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The Miho Museum, which opened a new I.M. Pei-designed facility in 1997 in Japan's Shigaraki Mountains north of Kyoto, Japan, has admitted it holds a ca 48-inch-tall Buddhist carving of the Bodhisattva that was stolen from China's Boxing County offices in 1994. In a letter to the Museum Security Network, the museum's legal counsel, Mario J. Roberty, confirms that the statue is in fact stolen and asserts that China has no legal claim for restitution under Japanese law. But Roberty says the Miho Museum "would strictly adhere to its high moral standards" and "solve" the situation. The theft was publicized on Apr. 20 by the New York Times, which reported that blue-chip London Asian art dealer Eskenazi Ltd., who sold the piece to the Miho, had refused to say where the buddha had been obtained.

The National Endowment for the Arts has announced $50.2 million in grants for 2000. Of the three major grant categories, education gets the lion's share, tallying $6.2 million, followed by "access" grants of $4.4 million (designed to bring the arts to a broad public) and heritage and preservation awards of $3.8 million. State and regional agencies get 40 percent of NEA grant funds, a total of $35.8 million. NEA emphasis in education and partnership -- sending federal funds to state and regional agencies for regranting -- is a response to congressional anxiety about awards for controversial art projects.
    Among the top 244 education grants in the visual arts:
  • $150,000 to the Education Development Center in Newton, Mass., to research the effects of an arts curriculum on overall student learning.
  • $80,000 to Florida State University to research and develop ways to assess the effectiveness of arts education in grades K through 12.
  • $50,000 to the Northern Indiana Art Association, an inner-city arts center in Munster, for programs aimed at residents of northwest Indiana and suburban Chicago.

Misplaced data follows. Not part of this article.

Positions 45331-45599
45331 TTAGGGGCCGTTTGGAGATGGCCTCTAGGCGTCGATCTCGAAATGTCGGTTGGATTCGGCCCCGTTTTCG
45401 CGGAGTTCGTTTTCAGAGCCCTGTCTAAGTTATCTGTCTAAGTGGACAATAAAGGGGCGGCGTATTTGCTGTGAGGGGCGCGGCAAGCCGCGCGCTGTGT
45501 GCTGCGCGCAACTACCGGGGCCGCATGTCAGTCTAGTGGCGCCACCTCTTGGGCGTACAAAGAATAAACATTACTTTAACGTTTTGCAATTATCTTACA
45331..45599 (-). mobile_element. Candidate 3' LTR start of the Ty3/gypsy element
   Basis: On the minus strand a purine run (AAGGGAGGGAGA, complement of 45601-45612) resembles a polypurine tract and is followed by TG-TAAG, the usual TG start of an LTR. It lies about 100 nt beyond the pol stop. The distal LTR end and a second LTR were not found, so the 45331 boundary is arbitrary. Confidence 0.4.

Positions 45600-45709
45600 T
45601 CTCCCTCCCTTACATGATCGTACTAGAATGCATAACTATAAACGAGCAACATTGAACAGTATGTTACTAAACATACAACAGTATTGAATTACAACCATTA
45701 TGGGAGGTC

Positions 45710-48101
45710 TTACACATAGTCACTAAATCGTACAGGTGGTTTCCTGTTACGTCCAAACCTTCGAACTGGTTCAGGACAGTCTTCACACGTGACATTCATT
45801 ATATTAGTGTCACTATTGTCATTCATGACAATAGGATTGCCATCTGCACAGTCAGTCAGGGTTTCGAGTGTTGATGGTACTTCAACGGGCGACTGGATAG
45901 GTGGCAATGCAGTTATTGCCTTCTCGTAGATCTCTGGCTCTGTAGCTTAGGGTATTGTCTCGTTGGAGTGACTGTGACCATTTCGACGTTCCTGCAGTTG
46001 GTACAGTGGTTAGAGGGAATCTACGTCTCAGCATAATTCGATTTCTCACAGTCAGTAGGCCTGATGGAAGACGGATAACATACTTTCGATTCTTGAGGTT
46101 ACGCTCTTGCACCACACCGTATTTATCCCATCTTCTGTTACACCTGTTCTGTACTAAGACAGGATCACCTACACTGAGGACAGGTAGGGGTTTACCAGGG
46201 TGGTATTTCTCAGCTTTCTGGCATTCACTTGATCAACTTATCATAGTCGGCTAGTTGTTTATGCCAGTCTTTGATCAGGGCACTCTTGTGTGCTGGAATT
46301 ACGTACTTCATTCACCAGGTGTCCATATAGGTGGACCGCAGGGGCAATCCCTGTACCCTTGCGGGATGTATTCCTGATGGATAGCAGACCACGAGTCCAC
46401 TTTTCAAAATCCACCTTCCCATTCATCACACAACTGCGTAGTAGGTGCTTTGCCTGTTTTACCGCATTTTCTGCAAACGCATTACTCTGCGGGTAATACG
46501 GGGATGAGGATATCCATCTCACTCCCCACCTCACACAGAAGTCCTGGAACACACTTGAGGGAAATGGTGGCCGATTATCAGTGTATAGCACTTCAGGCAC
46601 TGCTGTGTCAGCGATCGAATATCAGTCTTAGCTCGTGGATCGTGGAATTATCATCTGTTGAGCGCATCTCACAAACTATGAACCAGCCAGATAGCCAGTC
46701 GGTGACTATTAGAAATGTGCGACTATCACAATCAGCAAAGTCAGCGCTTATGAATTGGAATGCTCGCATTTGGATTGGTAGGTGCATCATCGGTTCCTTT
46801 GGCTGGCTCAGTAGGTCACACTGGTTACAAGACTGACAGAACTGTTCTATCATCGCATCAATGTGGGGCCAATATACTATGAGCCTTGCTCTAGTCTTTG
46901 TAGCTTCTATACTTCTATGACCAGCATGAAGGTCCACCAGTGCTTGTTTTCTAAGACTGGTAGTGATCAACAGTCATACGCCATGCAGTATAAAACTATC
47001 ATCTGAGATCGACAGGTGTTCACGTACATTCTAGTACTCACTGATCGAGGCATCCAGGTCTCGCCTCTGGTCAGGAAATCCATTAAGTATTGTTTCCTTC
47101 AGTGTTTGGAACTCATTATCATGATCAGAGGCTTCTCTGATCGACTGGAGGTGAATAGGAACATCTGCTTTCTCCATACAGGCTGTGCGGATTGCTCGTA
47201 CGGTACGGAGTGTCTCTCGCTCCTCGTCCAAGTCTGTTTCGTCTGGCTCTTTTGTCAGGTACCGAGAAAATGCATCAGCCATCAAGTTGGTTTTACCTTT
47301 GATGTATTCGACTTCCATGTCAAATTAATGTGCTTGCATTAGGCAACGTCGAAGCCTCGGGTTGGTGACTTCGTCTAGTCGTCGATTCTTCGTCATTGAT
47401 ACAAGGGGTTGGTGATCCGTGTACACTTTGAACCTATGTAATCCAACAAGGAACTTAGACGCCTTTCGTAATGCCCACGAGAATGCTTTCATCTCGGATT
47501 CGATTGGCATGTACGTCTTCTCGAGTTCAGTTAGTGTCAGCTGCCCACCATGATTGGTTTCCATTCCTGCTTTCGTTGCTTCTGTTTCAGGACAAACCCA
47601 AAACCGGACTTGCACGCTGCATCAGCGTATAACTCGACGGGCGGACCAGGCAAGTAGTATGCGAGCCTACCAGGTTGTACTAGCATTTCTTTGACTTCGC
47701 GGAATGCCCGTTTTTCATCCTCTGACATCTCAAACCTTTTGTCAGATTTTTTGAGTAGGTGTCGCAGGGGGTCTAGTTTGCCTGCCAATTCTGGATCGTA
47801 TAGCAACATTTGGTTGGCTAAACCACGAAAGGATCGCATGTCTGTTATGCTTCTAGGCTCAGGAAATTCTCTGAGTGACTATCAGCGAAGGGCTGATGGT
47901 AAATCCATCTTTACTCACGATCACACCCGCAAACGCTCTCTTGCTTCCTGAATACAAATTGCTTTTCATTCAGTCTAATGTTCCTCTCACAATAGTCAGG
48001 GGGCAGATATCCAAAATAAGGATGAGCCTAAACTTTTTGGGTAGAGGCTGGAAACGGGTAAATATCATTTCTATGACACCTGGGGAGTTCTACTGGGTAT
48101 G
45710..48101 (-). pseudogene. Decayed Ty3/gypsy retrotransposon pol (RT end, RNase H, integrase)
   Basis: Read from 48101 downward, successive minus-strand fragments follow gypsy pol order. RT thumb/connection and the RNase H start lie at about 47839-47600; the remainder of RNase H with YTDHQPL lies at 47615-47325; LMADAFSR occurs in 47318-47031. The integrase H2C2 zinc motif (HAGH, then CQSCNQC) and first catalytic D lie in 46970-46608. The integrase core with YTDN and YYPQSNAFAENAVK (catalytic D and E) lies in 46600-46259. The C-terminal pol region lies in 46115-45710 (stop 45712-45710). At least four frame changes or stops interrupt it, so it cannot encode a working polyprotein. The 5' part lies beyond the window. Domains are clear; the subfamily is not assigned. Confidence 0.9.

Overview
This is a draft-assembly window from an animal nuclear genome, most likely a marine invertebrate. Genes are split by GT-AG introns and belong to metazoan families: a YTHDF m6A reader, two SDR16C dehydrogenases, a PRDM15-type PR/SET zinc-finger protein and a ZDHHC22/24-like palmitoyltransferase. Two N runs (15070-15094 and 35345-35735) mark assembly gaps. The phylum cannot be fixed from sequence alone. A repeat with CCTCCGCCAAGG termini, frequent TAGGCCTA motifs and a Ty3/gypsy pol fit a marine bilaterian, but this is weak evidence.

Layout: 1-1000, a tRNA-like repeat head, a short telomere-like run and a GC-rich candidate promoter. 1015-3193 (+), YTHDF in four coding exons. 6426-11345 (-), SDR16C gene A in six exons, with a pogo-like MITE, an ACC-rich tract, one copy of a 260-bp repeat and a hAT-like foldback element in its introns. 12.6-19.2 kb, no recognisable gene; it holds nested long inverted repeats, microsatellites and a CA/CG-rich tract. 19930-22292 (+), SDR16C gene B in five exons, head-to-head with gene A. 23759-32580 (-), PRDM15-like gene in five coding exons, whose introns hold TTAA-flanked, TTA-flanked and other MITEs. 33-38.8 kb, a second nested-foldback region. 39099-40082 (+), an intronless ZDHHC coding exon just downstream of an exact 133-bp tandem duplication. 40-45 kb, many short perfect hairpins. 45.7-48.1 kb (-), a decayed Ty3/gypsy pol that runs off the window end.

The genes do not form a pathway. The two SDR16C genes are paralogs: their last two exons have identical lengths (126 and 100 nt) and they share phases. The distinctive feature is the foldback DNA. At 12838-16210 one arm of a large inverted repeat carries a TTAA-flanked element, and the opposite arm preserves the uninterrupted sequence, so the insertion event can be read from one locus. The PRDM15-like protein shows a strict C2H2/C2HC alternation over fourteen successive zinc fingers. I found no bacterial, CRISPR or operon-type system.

• Among the 208 heritage and preservation grants:
  • $20,000 to support BOMB Magazine's online archive of over 600 interviews.

  • $42,000 to the Cambridge Arts Council for the first national conference on the conservation of public art.

  • $10,000 to the Dia Center for the Arts in New York to document Michael Heizer's City earthwork project in Garden Valley, Nev.

  • $15,000 to the Guggenheim Museum in New York to support a conservation research project on copper alloy sheet metal sculptures by Donald Judd.

  • $47,000 to the NAMES Project Foundation in San Francisco for a searchable, online database documenting the AIDS Memorial Quilt.

  • $17,000 to Rhizome Communications in New York for the development of a database for online art.

  • Among the 208 access grants:
  • $50,000 to Alternate Roots in Atlanta for artist residencies and community projects in under-served areas in the Southeast.

  • $25,000 to the Video Data Bank in Chicago to develop a website for its extensive collection of art videotapes and interviews with artists.

  • $40,000 to Art Resources Transfer in New York to provide books, videos and other publications about contemporary art to libraries nationwide.

  • $45,000 to the Mid-America Arts Alliance in Kansas City, Mo., to support ExhibitsUSA, a national touring exhibition program.

  • $36,500 to Space One Eleven in Birmingham, Ala., for a cyberspace art project.

  • $40,000 to the Whitney Museum to tour smaller shows from its permanent collection.

  • Among the largest partnership grants:
  • $840,000 to Arts Midwest in Minneapolis, serving Illinois, Indiana, Iowa, Michigan, Minnesota, North Dakota, South Dakota and Wisconsin.

  • $831,200 to the Mid Atlantic Arts Foundation, serving Delaware, D.C., Maryland, New Jersey, New York, Pennsylvania, Virginia, Virgin Islands and West Virginia.

  • $960,600 to the Western States Arts Federation, serving Alaska, Arizona, California, Colorado, Idaho, Montana, Nevada, New Mexico, Oregon, Utah, Washington and Wyoming.

  • $836,00 to the California Arts Council.

  • $683,900 to the New York State Council on the Arts.

  • $665,100 to the Texas Commission on the Arts.

Despite fears of weak spring auctions, Christie's has snagged an important work by Salon favorite William Bouguereau for its 19th-century European art sale on May 1. Bouguereau's La Charité (1878), which shows the artist's favorite model, Augustine, surrounded by five cherubic bare-bottomed toddlers, is estimated at $2,000,000-$3,000,000. Fresh to the market, the painting has been in the collection of American banking tycoon and philanthropist Joseph W. Drexel since 1878, when it made its debut at the Exposition Universelle in Paris. The record for a Bouguereau at auction is $2,642,500, set at Sotheby's in 1998.